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UNHCR Central African Republic Factsheet - 2017

Situation Report
Originally published
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For the Central African Republic, after a very positive first quarter, 2017 became a year of spreading conflict.

The south, east, and centre of the country suffered the effects of fighting between armed groups, and an ever-increasing number of civilians found themselves displaced. In particular, spikes in violence and the movement of armed groups attacking villages along the axes that connect the country saw massive increases in displacement in Bria, Haute-Kotto Prefecture (73,000 individuals) and, at the end of the year, in Paoua, Ouham-Pende Prefecture (c. 65,000 individuals). By the end of December, the number of IDPs in CAR had risen to 688,700 – an increase of almost 277,000 in just 12 months. This placed increasing demands on UNHCR’s resources for protection monitoring, assistance, and in its role as cluster lead for the Protection and Shelter/NFI/CCCM Clusters.


In the refugee context, the voluntary repatriation of 1,493 Sudanese Darfuri refugees from Pladama Ouaka Camp near Bambari was a noteworthy achievement. UNHCR is now working with the authorities to integrate the small residual population of 194 individuals into Central African society. This will involve support for livelihoods, ensuring the continued education of children, the provision of health insurance, and an initial support for the construction of permanent shelter as they prepare to leave the camp and become more independent. Camp infrastructure including the health centre and primary school are being handed over to the authorities for the benefit of the local population.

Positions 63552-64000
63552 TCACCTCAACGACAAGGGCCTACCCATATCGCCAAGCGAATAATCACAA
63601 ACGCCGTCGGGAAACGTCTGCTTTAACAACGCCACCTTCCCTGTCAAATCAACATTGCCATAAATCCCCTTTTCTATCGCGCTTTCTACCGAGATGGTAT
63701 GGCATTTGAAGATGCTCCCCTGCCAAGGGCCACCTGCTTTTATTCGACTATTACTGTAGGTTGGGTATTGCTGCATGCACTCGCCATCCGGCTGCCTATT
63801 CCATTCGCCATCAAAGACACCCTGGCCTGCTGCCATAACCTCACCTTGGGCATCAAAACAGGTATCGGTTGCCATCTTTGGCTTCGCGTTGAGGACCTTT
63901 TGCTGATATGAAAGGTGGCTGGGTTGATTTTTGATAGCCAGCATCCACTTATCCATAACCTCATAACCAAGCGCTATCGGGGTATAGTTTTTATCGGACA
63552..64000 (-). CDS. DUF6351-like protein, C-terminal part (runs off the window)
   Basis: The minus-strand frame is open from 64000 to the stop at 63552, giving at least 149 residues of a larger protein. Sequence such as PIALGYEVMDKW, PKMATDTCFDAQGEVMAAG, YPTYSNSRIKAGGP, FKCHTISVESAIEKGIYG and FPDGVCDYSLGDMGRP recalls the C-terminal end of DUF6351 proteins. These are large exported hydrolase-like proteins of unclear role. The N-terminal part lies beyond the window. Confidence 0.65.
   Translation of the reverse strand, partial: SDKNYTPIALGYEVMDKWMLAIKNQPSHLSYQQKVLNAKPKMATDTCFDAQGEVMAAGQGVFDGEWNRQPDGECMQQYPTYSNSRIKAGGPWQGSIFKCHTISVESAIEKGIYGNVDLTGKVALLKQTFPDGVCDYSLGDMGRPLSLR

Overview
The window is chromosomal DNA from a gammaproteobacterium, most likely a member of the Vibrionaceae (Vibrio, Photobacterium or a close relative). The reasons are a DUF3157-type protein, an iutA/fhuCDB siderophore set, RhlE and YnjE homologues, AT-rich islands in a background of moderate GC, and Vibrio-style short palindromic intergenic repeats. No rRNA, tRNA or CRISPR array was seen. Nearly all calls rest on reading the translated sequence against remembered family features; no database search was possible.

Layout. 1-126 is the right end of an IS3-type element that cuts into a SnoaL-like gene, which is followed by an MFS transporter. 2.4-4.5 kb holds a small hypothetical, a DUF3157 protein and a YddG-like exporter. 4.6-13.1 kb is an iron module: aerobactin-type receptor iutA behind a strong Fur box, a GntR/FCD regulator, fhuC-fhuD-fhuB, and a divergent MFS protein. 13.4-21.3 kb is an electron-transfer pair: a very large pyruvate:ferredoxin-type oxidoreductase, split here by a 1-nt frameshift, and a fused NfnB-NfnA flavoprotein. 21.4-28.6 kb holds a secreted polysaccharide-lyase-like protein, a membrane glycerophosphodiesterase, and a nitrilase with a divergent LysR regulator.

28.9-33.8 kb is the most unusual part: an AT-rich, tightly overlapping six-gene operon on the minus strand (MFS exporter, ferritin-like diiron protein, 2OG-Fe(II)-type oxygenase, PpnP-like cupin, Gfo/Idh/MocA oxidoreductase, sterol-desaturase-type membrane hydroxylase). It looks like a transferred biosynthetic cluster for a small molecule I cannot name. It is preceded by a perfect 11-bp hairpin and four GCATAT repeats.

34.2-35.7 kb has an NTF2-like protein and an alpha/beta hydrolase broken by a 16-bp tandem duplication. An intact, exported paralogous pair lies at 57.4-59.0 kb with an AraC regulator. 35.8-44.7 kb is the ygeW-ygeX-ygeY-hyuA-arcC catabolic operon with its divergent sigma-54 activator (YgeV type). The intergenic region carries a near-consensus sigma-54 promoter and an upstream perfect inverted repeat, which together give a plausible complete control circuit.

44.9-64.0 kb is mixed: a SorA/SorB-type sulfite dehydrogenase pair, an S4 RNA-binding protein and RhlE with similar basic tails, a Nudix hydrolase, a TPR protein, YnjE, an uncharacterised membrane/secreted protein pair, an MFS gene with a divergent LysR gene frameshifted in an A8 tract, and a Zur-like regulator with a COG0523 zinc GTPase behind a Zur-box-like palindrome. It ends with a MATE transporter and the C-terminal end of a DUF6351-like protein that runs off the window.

Elsewhere, the violence that gripped the country in 2017 had a profound effect on some refugee populations, none more so than Congolese (DRC) refugees living in the camp in Zemio who were forced to cross the river into DRC to shelter from the armed groups. Although in their home country, they were still not in their area of origin, and many are still waiting for the situation to stabilise sufficiently to allow their return to the camp. It is noteworthy that some Congolese refugees had requested UNHCR to facilitate their repatriation, something that will be done as soon as possible.

Returns and Repatriation

Concerning returns and repatriation, the year began brightly with the completion of the return process for the former inhabitants of all 32 IDP sites in Bangui. This included the closure of the M’Poko Airport site in January 2017. Over the course of the year, some 88,365 IDPs successfully returned to their homes. Many did so through the invaluable support of the Projet d'Appui au Retour et à la Réintégration (PARET), a government agency supported by UNHCR and working under the Ministry of Humanitarian Action and National Reconciliation. Some 47,735 Central African refugees spontaneously returned to the country during 2017: an encouraging increase on the 34,006 who did so the previous year.